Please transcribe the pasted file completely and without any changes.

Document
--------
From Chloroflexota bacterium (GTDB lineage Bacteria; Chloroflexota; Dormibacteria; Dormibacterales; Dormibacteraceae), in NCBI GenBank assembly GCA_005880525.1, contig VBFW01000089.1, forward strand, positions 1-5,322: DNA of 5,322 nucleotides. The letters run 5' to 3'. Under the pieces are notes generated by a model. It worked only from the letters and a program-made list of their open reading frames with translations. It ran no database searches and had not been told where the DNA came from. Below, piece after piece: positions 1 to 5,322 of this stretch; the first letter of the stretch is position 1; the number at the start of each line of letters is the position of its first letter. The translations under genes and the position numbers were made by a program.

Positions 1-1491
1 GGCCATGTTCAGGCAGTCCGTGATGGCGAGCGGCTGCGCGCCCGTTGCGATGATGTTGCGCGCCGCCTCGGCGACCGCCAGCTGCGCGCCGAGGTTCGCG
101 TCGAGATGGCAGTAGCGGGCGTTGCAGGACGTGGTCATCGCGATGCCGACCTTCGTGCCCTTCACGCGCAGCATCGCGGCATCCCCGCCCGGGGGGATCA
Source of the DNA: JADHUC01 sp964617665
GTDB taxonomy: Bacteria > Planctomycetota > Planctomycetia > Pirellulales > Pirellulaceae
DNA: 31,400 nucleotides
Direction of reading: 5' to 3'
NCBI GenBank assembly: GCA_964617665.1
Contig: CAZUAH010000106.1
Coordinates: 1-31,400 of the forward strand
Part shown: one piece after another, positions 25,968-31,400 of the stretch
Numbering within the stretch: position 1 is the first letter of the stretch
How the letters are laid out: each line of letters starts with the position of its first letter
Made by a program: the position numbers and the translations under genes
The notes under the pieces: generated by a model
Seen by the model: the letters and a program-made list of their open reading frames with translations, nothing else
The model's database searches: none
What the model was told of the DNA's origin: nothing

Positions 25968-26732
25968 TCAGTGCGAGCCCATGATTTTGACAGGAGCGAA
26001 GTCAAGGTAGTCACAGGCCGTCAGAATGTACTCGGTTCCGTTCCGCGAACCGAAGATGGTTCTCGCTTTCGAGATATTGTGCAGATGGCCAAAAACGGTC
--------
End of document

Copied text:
From Chloroflexota bacterium (GTDB lineage Bacteria; Chloroflexota; Dormibacteria; Dormibacterales; Dormibacteraceae), in NCBI GenBank assembly GCA_005880525.1, contig VBFW01000089.1, forward strand, positions 1-5,322: DNA of 5,322 nucleotides. The letters run 5' to 3'. Under the pieces are notes generated by a model. It worked only from the letters and a program-made list of their open reading frames with translations. It ran no database searches and had not been told where the DNA came from. Below, piece after piece: positions 1 to 5,322 of this stretch; the first letter of the stretch is position 1; the number at the start of each line of letters is the position of its first letter. The translations under genes and the position numbers were made by a program.

Positions 1-1491
1 GGCCATGTTCAGGCAGTCCGTGATGGCGAGCGGCTGCGCGCCCGTTGCGATGATGTTGCGCGCCGCCTCGGCGACCGCCAGCTGCGCGCCGAGGTTCGCG
101 TCGAGATGGCAGTAGCGGGCGTTGCAGGACGTGGTCATCGCGATGCCGACCTTCGTGCCCTTCACGCGCAGCATCGCGGCATCCCCGCCCGGGGGGATCA
Source of the DNA: JADHUC01 sp964617665
GTDB taxonomy: Bacteria > Planctomycetota > Planctomycetia > Pirellulales > Pirellulaceae
DNA: 31,400 nucleotides
Direction of reading: 5' to 3'
NCBI GenBank assembly: GCA_964617665.1
Contig: CAZUAH010000106.1
Coordinates: 1-31,400 of the forward strand
Part shown: one piece after another, positions 25,968-31,400 of the stretch
Numbering within the stretch: position 1 is the first letter of the stretch
How the letters are laid out: each line of letters starts with the position of its first letter
Made by a program: the position numbers and the translations under genes
The notes under the pieces: generated by a model
Seen by the model: the letters and a program-made list of their open reading frames with translations, nothing else
The model's database searches: none
What the model was told of the DNA's origin: nothing

Positions 25968-26732
25968 TCAGTGCGAGCCCATGATTTTGACAGGAGCGAA
26001 GTCAAGGTAGTCACAGGCCGTCAGAATGTACTCGGTTCCGTTCCGCGAACCGAAGATGGTTCTCGCTTTCGAGATATTGTGCAGATGGCCAAAAACGGTC